The Minister in Canada (Phillips) to the Secretary of State

No. 508

Sir: With reference to my despatch No. 482 dated June 19, enclosing the Canadian Government’s reply in regard to the establishment of a fact-finding commission to investigate seine fishing in the Canadian waters connected with Lake Champlain, I have the honor to report that I have recently had a conversation on this subject with Mr. Alex. Johnston, Deputy Minister of Marine and Fisheries. In this connection the Department will be interested to learn that Mr. Johnston is about to retire from that part of his work relating to the fisheries and will henceforth confine his activities wholly to questions relating to marine. Mr. W. A. Found, at present Director of Fisheries, will very shortly be appointed Deputy Minister of Fisheries.

During the conversation with Mr. Johnston to which I have referred, the question of the preservation of the sockeye salmon on the Fraser River was touched upon. Mr. Johnston informed me confidentially that the Canadian Government was considering a new draft of a treaty for the protection of the Fraser River system of sockeye salmon fisheries which, while not radically different from the original treaty, has been somewhat amended. Subsequently, Mr. Johnston was good enough to send me, quite informally, the new text [Page 44] which is now being studied in the Department of External Affairs, and I beg to enclose herewith a copy thereof.24 It is to be understood that the enclosed draft is not official in any sense and is transmitted for the information of the Department and merely as a matter of interest.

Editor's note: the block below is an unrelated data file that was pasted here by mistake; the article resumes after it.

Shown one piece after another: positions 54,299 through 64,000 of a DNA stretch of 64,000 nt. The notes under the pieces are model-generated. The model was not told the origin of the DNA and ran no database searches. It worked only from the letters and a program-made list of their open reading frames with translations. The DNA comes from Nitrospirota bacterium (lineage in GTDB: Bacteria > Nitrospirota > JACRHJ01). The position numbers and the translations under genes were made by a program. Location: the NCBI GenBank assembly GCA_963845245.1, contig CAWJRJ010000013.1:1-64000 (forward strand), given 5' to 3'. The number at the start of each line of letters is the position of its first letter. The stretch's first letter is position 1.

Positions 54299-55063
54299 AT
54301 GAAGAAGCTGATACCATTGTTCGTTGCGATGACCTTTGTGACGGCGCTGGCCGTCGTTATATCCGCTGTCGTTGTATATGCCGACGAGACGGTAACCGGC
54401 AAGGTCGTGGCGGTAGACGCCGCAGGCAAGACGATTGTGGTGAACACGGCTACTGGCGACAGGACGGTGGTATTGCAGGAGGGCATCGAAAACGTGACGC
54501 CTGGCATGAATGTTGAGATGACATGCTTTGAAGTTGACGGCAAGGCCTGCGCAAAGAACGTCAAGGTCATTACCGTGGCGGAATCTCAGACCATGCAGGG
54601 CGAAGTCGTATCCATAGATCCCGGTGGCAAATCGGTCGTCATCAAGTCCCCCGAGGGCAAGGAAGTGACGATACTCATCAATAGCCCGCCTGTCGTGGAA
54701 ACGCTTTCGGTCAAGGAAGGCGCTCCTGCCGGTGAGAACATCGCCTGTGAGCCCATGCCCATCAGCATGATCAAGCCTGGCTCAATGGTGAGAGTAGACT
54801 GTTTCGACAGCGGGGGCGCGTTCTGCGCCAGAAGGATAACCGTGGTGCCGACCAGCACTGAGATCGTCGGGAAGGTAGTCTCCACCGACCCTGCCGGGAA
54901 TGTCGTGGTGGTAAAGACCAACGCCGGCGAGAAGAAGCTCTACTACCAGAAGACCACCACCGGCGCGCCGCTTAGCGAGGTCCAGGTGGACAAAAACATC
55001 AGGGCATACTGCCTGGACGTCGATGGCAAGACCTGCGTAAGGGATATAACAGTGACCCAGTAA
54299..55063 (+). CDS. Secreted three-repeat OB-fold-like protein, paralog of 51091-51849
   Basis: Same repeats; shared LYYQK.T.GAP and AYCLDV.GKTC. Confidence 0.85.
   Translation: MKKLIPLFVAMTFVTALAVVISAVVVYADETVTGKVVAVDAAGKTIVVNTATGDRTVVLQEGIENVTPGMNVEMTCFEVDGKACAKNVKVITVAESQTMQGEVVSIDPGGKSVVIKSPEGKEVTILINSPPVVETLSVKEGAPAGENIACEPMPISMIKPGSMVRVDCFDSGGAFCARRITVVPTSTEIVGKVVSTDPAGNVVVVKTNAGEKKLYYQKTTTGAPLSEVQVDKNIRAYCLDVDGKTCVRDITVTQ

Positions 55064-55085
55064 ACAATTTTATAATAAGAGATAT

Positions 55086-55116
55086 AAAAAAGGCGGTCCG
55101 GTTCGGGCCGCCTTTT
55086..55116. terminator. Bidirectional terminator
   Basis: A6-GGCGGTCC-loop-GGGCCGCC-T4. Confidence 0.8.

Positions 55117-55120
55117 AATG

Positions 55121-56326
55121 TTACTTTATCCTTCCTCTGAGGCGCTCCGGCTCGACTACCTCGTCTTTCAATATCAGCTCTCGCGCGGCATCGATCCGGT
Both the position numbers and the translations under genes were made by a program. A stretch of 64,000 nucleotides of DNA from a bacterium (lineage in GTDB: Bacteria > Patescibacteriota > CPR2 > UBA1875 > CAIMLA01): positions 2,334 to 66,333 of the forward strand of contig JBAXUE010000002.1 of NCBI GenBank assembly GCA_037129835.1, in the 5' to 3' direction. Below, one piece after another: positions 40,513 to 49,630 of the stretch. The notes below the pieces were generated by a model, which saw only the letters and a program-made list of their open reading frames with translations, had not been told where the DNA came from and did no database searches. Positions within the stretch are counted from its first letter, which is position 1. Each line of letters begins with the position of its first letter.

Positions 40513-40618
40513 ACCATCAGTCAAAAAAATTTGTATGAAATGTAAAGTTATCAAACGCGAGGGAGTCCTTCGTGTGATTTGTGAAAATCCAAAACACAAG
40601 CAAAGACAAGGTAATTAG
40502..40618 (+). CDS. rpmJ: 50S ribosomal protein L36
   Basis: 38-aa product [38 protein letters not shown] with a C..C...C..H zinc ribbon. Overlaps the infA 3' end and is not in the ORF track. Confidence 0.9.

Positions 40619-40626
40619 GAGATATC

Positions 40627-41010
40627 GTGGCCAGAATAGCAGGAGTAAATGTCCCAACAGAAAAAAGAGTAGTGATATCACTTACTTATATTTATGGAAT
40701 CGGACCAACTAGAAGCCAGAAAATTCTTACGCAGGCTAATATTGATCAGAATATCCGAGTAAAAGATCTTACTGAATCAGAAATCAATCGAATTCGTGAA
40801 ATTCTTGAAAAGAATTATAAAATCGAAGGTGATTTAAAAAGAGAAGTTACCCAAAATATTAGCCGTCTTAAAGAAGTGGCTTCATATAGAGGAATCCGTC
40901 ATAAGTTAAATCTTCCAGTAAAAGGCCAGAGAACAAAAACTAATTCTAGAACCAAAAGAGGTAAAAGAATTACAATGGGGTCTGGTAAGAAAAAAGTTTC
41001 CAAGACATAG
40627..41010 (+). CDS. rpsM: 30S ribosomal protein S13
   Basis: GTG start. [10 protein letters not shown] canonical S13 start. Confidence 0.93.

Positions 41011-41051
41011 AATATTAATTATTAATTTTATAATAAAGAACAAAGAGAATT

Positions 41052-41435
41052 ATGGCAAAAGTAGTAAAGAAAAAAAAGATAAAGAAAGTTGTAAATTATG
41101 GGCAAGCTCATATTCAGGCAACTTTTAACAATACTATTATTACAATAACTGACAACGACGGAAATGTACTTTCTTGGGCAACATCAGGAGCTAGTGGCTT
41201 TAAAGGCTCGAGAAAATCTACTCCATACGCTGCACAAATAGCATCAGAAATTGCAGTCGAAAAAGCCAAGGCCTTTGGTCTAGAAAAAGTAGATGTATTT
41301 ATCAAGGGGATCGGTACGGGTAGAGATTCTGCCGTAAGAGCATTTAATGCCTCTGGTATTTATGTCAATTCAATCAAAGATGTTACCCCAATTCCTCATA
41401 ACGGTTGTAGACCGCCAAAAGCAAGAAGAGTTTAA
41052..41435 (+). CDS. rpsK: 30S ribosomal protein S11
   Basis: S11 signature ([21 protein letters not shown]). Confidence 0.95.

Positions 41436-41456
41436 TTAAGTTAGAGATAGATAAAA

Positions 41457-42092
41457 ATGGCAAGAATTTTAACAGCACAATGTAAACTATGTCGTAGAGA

Furthermore, it developed during the conversation that the Canadian Government’s note of June 16, transmitted with my despatch of June 19, was an attempt to bring pressure upon the United States Government in the protection of the sockeye salmon industry. Since the United States was greatly concerned in the protection of fisheries of Lake Champlain, it was felt here that this fact would be of use in persuading the Government of the United States to take the needed steps in the preservation of the Fraser River industry. I assume that on studying the Canadian Government’s note referred to, the Department had reached the conclusion that the two fishing industries were closely associated in the minds of the Canadians, but the remarks of Mr. Johnston in this connection seemed to me, nevertheless, worthy of report.

It would be immensely gratifying to the Canadians to receive some assurance that the Government of the United States was determined to end the destruction of the salmon industry, which is regarded here as not only valuable to the Canadians but to the Americans as well.

I have [etc.]

William Phillips
  1. Not printed.